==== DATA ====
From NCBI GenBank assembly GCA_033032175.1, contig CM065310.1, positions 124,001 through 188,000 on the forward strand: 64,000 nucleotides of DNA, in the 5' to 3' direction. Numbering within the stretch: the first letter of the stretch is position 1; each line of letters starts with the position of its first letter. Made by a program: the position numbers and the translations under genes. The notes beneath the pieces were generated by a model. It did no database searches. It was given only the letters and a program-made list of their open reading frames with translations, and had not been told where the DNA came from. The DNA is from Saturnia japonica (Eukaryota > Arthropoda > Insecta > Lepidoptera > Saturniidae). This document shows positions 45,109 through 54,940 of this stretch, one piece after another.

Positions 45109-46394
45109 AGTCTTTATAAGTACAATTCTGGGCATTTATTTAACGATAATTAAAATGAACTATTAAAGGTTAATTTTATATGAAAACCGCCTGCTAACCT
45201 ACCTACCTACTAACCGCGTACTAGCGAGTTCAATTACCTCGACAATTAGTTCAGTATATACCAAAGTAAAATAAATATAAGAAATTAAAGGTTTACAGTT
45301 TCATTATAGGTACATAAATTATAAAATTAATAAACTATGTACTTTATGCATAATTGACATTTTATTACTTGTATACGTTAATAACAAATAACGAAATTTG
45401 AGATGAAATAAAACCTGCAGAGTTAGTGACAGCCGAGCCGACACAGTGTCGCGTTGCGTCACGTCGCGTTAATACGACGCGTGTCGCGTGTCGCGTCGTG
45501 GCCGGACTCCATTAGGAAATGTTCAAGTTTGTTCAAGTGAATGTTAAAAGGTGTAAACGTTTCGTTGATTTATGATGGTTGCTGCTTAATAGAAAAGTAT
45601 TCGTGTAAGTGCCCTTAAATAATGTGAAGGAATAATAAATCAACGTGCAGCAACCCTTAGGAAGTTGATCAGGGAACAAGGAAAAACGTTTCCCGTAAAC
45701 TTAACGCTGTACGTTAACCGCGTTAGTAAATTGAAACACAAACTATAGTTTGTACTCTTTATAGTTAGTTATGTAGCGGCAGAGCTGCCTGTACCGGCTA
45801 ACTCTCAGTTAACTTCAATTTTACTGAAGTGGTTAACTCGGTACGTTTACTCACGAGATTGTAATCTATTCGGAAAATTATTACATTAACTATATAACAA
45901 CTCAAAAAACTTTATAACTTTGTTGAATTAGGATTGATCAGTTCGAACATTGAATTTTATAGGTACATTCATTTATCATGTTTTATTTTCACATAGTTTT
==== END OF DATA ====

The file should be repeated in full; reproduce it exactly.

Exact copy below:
From NCBI GenBank assembly GCA_033032175.1, contig CM065310.1, positions 124,001 through 188,000 on the forward strand: 64,000 nucleotides of DNA, in the 5' to 3' direction. Numbering within the stretch: the first letter of the stretch is position 1; each line of letters starts with the position of its first letter. Made by a program: the position numbers and the translations under genes. The notes beneath the pieces were generated by a model. It did no database searches. It was given only the letters and a program-made list of their open reading frames with translations, and had not been told where the DNA came from. The DNA is from Saturnia japonica (Eukaryota > Arthropoda > Insecta > Lepidoptera > Saturniidae). This document shows positions 45,109 through 54,940 of this stretch, one piece after another.

Positions 45109-46394
45109 AGTCTTTATAAGTACAATTCTGGGCATTTATTTAACGATAATTAAAATGAACTATTAAAGGTTAATTTTATATGAAAACCGCCTGCTAACCT
45201 ACCTACCTACTAACCGCGTACTAGCGAGTTCAATTACCTCGACAATTAGTTCAGTATATACCAAAGTAAAATAAATATAAGAAATTAAAGGTTTACAGTT
45301 TCATTATAGGTACATAAATTATAAAATTAATAAACTATGTACTTTATGCATAATTGACATTTTATTACTTGTATACGTTAATAACAAATAACGAAATTTG
45401 AGATGAAATAAAACCTGCAGAGTTAGTGACAGCCGAGCCGACACAGTGTCGCGTTGCGTCACGTCGCGTTAATACGACGCGTGTCGCGTGTCGCGTCGTG
45501 GCCGGACTCCATTAGGAAATGTTCAAGTTTGTTCAAGTGAATGTTAAAAGGTGTAAACGTTTCGTTGATTTATGATGGTTGCTGCTTAATAGAAAAGTAT
45601 TCGTGTAAGTGCCCTTAAATAATGTGAAGGAATAATAAATCAACGTGCAGCAACCCTTAGGAAGTTGATCAGGGAACAAGGAAAAACGTTTCCCGTAAAC
45701 TTAACGCTGTACGTTAACCGCGTTAGTAAATTGAAACACAAACTATAGTTTGTACTCTTTATAGTTAGTTATGTAGCGGCAGAGCTGCCTGTACCGGCTA
45801 ACTCTCAGTTAACTTCAATTTTACTGAAGTGGTTAACTCGGTACGTTTACTCACGAGATTGTAATCTATTCGGAAAATTATTACATTAACTATATAACAA
45901 CTCAAAAAACTTTATAACTTTGTTGAATTAGGATTGATCAGTTCGAACATTGAATTTTATAGGTACATTCATTTATCATGTTTTATTTTCACATAGTTTT